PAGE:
This is an interview with Rev. Craig B. Mousin, an Adjunct Faculty member of the DePaul University College of Law and the Grace School of Applied Diplomacy. This podcast links the loss of homes felt by many of the freed slaves after the Civil War, including George Floyd’s great-great grandfather, with the loss of home many refugees face when forced to flee their nations due to state sanctioned violence and the consequences of the breakdown of the rule of law. We face challenges both at our borders, but also when we contribute to the conditions that force families to flee their homes. We need to address ways to provide the rule of law and justice for all. The story of George Floyd’s family history and the loss of his great-great grandfather’s 500 acres comes from Toluse Olorunnipa and Griff Witte, “Born with two strikes, How systemic racism shaped Floyd’s life and hobbled his ambition,” https://www.washingtonpost.com/graphics/2020/national/george-floyd-america/systemic-racism/
Senn High School, located in the Edgewater neighborhood of Chicago, is one of the most diverse high schools in the nation. Its students and their families speak over 80 languages and claim over 60 nations as their birth homes. Congratulate its graduates and learn more about our neighborhood high school at: https://www.sennhs.org
Frederick Douglass’ call for simple justice comes from David W. Blight, Frederick Douglass Prophet of Freedom, (N.Y., 2018), 558-59.
Rev. Garrison Frazier and the black leaders’ activism in Savannah, Georgia comes from Eric Foner, Reconstruction, America’s Unfinished Revolution 1863-1877, (N.Y., 1988), 70.
At this moment in time, the Division of Mission and Ministry recommits to the principle of justice. For the families and communities of all those directly impacted by systemic oppression, police brutality and the plethora of mass shootings and gun violence that have cut short the lives of many, we continue to grieve, to be outraged, to pray, and to act. In living out the Vincentian question, What must be done, we recommit ourselves to never ceasing in our struggle for justice. Our work is the work of connecting contemplation and action – centering marginalized voices and ennobling the dignity of all. Our Mission and Ministry staff continues to be here to listen, to believe, to accompany, and to walk together.
As well at this moment, we share a powerful result of communally connecting prayer and action. In February of this year, DePaul’s Division of Mission and Ministry along with our Muslim student group UMMA and the local nonprofit organization IMAN hosted a Virtual Fast-a-Thon, in which people were invited to experience fasting as a spiritual practice connected to building solidarity and working for social change. Our special guest was Cariol Horne, a former Buffalo (N.Y.) police officer who had been fired from her job after intervening to stop abuse by another officer in 2006. As a result of her firing, Cariol also was prevented from collecting her pension. Cariol has never stopped struggling for justice, both in her case and in the wider cause of preventing police abuse. Her case, and her struggle received renewed attention in the wake of the George Floyd case and other prominent cases which raised questions about why police officers didn’t intervene to stop abuse by other officers. In late 2020, Cariol’s Law was passed in the city of Buffalo to obligate officers to intervene to stop abuse and protect them from retaliation after doing so as well as other systemic police reforms which can serve as a model for other jurisdictions.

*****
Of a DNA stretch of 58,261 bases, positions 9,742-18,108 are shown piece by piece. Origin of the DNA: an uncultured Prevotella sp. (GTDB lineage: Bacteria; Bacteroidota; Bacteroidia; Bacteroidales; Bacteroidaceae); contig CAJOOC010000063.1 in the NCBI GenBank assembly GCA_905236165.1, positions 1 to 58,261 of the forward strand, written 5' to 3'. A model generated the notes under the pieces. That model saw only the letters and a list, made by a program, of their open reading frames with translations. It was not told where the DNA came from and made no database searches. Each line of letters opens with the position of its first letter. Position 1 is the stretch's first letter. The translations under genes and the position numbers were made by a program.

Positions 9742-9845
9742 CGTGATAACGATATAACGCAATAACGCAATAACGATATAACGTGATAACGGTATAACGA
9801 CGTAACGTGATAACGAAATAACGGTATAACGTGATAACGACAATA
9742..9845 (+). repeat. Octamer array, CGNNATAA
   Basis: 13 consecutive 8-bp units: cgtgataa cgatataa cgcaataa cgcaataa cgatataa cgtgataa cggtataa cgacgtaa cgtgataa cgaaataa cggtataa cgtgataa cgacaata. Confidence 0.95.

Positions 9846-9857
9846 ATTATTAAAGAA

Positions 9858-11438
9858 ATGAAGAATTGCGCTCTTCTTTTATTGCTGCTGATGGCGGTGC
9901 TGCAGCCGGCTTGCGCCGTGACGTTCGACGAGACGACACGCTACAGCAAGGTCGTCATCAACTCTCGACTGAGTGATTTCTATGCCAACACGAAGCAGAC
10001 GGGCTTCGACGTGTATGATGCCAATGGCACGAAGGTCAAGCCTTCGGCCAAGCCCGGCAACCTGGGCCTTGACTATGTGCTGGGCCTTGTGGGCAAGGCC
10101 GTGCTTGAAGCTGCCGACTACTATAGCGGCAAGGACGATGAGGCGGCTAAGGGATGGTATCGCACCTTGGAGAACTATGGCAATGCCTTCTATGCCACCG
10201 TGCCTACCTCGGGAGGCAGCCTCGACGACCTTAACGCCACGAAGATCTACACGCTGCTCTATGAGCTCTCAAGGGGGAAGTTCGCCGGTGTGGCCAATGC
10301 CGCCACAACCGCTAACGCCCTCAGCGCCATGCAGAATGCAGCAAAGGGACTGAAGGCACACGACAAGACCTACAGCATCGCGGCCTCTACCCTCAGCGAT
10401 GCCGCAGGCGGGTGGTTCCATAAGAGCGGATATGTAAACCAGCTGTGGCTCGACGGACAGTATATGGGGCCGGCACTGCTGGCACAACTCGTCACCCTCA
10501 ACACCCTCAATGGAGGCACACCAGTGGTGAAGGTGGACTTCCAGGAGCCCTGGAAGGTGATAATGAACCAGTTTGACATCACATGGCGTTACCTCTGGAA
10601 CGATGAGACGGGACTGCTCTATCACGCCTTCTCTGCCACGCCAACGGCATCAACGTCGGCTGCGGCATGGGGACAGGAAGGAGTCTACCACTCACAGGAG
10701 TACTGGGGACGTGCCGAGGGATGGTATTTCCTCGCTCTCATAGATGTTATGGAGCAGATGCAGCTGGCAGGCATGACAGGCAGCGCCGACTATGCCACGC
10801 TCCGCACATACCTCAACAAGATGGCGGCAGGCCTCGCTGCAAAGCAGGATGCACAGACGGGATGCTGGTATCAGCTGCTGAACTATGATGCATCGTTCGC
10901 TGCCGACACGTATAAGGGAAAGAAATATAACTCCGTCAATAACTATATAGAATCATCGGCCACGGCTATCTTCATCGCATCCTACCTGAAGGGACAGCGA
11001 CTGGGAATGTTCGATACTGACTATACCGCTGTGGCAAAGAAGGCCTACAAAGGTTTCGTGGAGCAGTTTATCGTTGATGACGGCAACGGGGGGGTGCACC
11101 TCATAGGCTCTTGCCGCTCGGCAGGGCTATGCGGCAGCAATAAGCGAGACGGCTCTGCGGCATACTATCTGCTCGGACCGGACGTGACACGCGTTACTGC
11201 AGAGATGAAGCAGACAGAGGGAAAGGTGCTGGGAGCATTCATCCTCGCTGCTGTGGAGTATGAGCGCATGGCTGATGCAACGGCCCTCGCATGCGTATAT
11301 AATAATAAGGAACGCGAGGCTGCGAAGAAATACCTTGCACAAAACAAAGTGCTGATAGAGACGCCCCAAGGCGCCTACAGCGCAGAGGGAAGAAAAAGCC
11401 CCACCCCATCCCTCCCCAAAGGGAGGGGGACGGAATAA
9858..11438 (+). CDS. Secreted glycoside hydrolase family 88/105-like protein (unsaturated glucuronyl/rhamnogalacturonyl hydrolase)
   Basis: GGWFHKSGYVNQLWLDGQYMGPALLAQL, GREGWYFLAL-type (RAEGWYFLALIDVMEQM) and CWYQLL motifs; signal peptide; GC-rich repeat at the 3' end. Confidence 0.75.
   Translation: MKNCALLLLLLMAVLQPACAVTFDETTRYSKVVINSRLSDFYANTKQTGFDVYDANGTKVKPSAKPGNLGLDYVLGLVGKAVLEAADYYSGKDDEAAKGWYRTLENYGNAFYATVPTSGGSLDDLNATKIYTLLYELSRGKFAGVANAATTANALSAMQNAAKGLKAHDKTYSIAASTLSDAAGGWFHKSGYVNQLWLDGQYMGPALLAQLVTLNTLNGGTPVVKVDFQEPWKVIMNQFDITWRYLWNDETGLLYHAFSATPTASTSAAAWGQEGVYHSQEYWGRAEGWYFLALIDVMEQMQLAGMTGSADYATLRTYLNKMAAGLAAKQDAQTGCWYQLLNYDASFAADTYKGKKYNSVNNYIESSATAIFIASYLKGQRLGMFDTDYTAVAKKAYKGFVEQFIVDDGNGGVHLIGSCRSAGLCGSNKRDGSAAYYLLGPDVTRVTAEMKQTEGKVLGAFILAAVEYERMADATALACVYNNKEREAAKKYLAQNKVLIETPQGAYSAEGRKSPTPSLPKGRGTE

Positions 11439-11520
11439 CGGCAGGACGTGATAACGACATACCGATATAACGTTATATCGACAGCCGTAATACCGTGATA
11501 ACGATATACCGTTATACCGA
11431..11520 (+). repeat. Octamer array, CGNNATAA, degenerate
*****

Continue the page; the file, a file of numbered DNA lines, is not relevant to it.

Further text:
During Fast-a-Thon after reflecting on her own experience of fasting for the day of the event, Cariol was asked how she was able to persevere in her struggle for justice for so long. She spoke about her children and her community. She shared how deeply it affected her when she heard of others who had given up on constructive change and lashed out in ways that were destructive to others or to their own selves. She said she wished that they had known of her own campaign and that people like her were struggling and she was moved by the solidarity of others and the attention her case was finally getting. Last week, as the sacred fasting month of Ramadan began, we received the good news that Cariol had prevailed in her court case, that she would receive formal reinstatement and back pay that would allow her to receive her pension. (For more information on Cariol’s case and Cariol’s law visit cariolslaw.com).
We are called by our Vincentian Mission to connect contemplation and action – to be in solidarity with those who are marginalized, oppressed and suffering. We recognize the limitations of our own individual experiences and perspectives and experience the great wisdom and inspiration that are gained in encounter and solidarity across social divides. We strive to take part in efforts that sustain struggles against injustice and work constructively toward nonviolent systemic change. We firmly believe that all people of goodwill joining together in such efforts is the way forward, a path that is steep and difficult at times, but filled with beautiful rewards.